even today, despite the fact scholars prefer to call them German, many farmers and folk from the Dutch heartland prefer to call their own language and themselves Dutch. Hence the widespread references to Dutch and Dutchmen.
As war raged in the colonies, in 1777 Johann David Schöpf, a German who served as chief surgeon to a regiment of Hessian troops, wrote “the language used by our German-speaking countrymen (in America) is a pitifully broken mish-mash of English and German.” Whether mish-mash or not, the beauty of language is in the people who speak it and the culture associated with it. Despite Dr. Schöpf’s view, the evolving dialect of German in colonial Pennsylvania was becoming a distinct language. Key features separating languages from dialects, include: whether the language is widely spoken, has a developed grammar and vocabulary, and has a rich literary tradition. Pennsylvania Dutch, while originating as dialect, has all of these features of a standard, distinct, language.
Not all speakers of Pennsylvania Dutch came to America seeking freedom from religious persecution, although many did. Douglas Madenford, a modern-day expert, instructor, and proponent of Pennsylvania Dutch language and culture through his YouTube video series Your PA Dutch Minute, says “many immigrants came here in search of a better life and land.” According to Madenford, today’s speakers of Pennsylvania Dutch fall into two categories: sectarian (Old Order Amish, Old Order Mennonite) and non-sectarian (Lutheran, other religion, or unaffiliated with religion). Today in Pennsylvania, Lancaster County is home to most of the sectarian speakers and Berks County is where most of the non-sectarian speakers live.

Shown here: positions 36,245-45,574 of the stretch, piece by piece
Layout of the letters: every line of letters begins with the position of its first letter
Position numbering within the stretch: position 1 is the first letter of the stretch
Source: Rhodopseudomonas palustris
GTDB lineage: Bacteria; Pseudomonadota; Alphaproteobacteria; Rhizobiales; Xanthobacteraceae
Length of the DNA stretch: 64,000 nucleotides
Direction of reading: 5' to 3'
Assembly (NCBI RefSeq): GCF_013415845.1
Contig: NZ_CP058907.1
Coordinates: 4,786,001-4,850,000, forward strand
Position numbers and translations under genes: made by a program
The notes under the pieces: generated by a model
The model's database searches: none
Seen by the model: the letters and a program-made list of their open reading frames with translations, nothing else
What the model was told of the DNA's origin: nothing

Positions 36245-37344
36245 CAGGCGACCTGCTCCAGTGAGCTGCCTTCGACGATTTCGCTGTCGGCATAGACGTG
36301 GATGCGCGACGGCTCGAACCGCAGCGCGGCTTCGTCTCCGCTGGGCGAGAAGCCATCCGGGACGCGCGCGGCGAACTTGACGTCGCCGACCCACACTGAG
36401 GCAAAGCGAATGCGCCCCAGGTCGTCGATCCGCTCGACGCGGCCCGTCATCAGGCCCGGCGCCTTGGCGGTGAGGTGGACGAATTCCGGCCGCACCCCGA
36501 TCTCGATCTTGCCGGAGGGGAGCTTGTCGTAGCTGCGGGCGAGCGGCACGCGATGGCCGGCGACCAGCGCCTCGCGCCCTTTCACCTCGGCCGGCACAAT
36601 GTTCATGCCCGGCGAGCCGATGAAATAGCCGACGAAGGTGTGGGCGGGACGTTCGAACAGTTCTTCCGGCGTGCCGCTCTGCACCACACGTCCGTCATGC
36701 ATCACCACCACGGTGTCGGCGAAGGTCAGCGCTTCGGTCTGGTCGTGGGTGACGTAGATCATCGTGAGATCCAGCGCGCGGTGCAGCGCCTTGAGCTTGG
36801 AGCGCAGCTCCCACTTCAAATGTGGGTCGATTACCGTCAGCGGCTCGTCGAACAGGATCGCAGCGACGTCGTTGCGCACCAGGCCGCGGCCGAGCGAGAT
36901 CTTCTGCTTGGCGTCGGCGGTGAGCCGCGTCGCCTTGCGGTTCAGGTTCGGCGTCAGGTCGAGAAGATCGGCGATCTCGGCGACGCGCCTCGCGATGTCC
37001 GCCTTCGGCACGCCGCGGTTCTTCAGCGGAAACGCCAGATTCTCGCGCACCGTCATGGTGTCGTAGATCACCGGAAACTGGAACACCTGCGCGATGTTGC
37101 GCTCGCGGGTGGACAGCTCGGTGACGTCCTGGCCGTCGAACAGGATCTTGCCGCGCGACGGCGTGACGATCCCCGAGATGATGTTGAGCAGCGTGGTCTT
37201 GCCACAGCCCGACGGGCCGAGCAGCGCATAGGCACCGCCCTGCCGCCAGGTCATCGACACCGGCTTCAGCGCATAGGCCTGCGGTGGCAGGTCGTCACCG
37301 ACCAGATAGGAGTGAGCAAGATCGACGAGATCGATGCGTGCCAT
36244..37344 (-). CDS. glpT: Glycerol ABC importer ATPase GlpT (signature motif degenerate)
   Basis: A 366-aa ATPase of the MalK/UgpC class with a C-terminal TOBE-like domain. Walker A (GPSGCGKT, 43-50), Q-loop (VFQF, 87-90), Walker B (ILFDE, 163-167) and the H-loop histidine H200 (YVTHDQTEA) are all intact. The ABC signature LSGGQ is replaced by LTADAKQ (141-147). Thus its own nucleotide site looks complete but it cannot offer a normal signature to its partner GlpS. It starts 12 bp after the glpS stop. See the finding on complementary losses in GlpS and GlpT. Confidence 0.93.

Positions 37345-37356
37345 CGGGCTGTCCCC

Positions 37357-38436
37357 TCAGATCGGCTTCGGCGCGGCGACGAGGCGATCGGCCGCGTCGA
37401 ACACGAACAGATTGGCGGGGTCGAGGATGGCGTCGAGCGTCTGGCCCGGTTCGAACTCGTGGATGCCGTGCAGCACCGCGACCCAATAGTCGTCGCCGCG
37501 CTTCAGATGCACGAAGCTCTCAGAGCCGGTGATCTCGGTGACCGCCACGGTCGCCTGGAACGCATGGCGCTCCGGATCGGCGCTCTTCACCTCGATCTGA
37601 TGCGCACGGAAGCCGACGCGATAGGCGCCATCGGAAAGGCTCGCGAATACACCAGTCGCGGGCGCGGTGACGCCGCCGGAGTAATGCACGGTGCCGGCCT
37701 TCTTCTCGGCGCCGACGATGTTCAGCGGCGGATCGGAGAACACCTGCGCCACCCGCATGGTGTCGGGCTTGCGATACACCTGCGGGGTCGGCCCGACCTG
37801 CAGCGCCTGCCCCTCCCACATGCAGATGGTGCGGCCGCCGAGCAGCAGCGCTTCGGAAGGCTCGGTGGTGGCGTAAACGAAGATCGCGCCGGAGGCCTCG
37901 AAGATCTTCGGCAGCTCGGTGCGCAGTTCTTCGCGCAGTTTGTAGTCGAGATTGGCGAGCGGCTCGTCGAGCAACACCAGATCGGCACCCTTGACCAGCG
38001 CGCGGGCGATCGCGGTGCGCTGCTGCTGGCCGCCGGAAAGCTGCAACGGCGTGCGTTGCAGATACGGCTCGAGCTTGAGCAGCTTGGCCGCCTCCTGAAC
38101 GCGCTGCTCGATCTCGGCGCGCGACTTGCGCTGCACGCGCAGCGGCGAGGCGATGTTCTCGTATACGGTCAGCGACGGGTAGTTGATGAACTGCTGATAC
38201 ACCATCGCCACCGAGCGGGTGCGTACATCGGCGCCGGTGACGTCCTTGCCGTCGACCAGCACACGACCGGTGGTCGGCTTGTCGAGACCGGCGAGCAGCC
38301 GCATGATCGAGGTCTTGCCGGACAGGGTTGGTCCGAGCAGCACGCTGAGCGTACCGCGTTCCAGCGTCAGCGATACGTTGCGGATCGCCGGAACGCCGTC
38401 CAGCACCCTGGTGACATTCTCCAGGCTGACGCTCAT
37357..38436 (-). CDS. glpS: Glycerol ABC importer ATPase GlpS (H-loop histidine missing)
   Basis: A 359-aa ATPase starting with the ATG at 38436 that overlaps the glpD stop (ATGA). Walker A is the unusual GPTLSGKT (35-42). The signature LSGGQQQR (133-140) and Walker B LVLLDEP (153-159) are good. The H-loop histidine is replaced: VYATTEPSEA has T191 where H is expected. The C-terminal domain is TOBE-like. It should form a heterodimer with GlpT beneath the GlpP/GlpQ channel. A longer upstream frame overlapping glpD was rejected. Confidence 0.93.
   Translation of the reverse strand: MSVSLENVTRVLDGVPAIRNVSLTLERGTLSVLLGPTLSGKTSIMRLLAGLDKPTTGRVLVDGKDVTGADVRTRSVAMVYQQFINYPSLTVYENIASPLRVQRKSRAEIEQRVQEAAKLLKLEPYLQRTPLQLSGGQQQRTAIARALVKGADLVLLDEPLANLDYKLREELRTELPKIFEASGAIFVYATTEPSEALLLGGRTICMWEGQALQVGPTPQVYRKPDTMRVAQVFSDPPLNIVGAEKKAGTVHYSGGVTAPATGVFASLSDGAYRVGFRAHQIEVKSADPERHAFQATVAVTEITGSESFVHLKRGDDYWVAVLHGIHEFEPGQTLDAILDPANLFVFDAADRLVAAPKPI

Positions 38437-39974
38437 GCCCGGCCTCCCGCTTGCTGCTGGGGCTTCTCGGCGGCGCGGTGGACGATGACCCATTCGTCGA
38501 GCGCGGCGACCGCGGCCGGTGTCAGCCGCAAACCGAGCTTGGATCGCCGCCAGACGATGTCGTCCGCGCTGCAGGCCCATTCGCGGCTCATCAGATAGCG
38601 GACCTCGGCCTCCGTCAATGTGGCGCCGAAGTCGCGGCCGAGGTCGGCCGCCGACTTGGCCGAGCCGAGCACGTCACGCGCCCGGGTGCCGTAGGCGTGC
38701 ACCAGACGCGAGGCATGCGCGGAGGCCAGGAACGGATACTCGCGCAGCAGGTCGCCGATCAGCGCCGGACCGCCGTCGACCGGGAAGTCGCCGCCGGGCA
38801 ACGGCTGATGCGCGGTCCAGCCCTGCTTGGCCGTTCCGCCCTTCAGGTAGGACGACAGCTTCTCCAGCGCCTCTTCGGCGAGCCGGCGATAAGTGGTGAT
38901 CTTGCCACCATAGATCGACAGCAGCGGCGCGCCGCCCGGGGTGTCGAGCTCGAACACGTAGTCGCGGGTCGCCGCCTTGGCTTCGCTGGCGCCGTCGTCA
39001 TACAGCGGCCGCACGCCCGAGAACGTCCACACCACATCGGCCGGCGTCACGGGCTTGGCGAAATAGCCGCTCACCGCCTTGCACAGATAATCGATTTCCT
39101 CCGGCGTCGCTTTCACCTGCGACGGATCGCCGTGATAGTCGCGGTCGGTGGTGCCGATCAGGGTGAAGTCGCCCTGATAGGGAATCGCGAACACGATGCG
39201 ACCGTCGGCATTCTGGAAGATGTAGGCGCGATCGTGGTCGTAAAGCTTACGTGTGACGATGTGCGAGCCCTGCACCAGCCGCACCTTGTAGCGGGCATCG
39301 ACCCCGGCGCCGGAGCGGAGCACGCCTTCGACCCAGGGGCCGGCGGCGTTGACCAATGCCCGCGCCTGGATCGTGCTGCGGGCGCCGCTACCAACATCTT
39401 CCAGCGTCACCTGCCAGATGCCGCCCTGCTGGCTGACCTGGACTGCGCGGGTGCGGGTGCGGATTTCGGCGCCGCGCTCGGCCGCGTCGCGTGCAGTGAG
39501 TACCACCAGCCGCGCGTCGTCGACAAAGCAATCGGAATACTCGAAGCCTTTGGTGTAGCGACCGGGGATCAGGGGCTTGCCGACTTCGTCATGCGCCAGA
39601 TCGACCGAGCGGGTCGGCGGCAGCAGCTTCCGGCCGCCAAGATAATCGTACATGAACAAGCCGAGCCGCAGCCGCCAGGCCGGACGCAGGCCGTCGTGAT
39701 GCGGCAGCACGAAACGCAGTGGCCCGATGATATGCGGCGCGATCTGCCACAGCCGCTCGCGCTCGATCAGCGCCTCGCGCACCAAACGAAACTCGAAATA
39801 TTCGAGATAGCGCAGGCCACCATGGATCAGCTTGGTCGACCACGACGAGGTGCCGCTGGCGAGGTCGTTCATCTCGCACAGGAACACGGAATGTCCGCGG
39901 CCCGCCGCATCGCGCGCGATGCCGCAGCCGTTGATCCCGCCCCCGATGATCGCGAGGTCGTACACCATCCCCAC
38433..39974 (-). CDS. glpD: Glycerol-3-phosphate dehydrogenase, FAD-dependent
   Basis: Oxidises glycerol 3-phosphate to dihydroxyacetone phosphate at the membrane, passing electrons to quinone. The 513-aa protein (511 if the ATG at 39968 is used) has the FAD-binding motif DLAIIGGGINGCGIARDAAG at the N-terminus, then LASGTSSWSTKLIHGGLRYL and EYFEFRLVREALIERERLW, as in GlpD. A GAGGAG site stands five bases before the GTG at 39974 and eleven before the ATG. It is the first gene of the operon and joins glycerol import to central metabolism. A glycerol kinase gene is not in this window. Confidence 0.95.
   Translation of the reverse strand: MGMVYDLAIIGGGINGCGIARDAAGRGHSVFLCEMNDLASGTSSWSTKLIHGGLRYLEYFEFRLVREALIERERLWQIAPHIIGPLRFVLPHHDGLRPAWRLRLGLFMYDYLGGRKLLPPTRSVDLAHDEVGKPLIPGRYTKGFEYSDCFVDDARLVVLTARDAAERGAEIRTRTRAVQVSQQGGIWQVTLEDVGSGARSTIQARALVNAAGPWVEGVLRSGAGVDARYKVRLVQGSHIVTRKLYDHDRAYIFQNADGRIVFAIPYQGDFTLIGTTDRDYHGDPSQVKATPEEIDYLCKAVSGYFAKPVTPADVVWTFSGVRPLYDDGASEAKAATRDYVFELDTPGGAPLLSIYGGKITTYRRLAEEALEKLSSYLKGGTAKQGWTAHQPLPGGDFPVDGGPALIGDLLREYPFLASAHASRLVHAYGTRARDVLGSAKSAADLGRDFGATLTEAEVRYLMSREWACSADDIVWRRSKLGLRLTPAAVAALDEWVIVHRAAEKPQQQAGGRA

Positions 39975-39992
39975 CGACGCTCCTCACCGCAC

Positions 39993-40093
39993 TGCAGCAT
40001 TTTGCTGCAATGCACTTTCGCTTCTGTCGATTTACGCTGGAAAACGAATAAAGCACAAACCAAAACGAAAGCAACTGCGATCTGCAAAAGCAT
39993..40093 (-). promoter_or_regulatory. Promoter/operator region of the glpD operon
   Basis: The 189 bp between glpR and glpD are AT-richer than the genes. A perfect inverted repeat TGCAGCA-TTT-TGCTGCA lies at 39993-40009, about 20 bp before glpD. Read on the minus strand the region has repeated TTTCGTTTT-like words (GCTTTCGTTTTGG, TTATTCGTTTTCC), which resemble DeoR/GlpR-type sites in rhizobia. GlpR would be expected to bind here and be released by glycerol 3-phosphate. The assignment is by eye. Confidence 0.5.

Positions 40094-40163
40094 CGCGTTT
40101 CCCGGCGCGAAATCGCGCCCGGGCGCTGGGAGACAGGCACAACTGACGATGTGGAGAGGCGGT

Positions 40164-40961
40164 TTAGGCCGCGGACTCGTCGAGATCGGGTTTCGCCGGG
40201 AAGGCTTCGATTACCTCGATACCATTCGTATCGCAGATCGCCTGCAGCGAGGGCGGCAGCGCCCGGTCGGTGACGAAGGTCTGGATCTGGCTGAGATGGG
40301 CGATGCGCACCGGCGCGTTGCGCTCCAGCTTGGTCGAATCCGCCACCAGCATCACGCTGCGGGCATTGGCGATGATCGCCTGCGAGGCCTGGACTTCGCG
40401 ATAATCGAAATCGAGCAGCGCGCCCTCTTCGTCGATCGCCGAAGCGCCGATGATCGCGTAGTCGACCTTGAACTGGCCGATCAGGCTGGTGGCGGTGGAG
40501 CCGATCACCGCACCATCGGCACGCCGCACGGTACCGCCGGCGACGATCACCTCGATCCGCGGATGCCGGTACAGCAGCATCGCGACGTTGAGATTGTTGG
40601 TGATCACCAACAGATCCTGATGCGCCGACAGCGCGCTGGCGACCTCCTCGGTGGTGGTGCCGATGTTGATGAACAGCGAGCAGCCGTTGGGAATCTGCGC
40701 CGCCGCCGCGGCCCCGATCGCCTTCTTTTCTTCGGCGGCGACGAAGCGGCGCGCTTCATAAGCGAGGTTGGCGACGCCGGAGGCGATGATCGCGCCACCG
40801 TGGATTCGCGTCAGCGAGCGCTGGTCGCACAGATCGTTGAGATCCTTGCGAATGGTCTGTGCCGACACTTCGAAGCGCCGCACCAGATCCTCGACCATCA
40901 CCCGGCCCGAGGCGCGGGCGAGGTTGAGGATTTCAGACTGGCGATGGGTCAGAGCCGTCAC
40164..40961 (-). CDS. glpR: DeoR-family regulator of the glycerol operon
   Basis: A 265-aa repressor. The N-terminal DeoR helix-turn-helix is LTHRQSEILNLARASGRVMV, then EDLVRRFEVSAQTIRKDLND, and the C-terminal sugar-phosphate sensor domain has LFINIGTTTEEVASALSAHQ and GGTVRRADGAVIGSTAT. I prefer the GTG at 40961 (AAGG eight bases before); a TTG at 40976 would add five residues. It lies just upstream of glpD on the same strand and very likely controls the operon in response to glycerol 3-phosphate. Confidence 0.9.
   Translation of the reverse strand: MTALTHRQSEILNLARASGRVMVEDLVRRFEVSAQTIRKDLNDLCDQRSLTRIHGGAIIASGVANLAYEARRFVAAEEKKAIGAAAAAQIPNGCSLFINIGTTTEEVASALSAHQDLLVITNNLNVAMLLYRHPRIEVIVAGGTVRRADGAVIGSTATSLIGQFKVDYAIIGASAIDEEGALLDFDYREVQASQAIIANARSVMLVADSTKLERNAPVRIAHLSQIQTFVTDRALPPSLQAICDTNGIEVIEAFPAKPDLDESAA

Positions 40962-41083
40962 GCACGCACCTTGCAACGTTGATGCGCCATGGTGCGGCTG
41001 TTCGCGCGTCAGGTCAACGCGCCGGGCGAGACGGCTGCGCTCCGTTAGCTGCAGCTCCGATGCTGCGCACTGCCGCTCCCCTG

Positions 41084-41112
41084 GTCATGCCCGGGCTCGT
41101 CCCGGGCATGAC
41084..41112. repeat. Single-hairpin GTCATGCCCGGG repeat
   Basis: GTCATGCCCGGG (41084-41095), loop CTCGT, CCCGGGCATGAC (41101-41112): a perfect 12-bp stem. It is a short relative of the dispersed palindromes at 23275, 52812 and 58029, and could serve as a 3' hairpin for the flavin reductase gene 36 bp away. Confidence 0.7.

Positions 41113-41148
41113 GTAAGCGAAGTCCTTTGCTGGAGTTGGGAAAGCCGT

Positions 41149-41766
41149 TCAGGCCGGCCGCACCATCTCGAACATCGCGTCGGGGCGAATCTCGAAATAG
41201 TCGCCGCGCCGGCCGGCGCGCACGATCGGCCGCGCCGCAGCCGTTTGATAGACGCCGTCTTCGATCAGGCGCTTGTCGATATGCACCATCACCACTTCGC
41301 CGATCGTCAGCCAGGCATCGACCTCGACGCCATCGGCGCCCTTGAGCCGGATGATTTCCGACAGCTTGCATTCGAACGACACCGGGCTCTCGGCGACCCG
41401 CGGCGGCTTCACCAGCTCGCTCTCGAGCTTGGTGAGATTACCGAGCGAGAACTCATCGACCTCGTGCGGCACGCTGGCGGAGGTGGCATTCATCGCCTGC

In the early-mid 20th century Pennsylvania Dutch was spoken in parts of York County, primarily in the eastern part where a young man, Bill Frey, was known as En Yarrick Kaundi Deitscher ‘A York County German.’ An extraordinarily personable and outgoing individual, Frey grew up in the 1920s-1930s speaking native-level Pennsylvania Dutch on the family farm in East Prospect. Having studied German, Russian and other languages at Dickinson College, he completed his doctorate at University of Illinois where he wrote a 478-page dissertation entitled, The German Dialect of Eastern York County. In 1941 Dr. J. William Frey presented a paper to the Linguistic Society of America on “The Phonemics of English Loan Words in eastern York County Pennsylvania Dutch.”
In the early 1940s, under the pen name Der Glay Bill ‘Little Bill,’ Frey published several items on York County Dutch in the York Dispatch and he sang Dutch songs on radio stations and in other venues in Central Pennsylvania. Drawing upon his York County dialect, in 1949 he helped found the Pennsylvania Dutch Folklore Center in Lancaster.
Both scholar and country Dutchman, Frey defined the language through what he called a philological trinity of — 1. Palatine German dialect, 2. American High German used in Lutheran and Reformed churches in the 1700s, and 3. American English as it was borrowed into the German-based language. The Amish, according to Frey, are unique in that they speak Amish Pennsylvania Dutch, Amish High German used in religious services, and Pennsylvania Dutch English in dealing with the general public.
The latter “Dutchified” form employs German pronunciation of English plus grammatical constructions that give rise to such expressions as Throw the cow over the fence some hay; Outen the lights; and, Eat yourself full. People growing up in counties where Dutch is or was prominent, use many of these expressions and pronunciation (for example, accent on the word ‘years’ in ‘My sister is 10 YEARS old’) without knowing the influence of Pennsylvania Dutch on English of the region. Lillian Geisler Kauffman frequently used the expression ‘The hurrieder I go the behinder I get.’ And when her summer vacation was ending, she always said, ‘Ach, my off is all!’ May we all enjoy a bissel of the colorful language around us. Long live Pa Dutch!
Charles A. Kauffman is an adjunct professor of world languages at York College of Pennsylvania.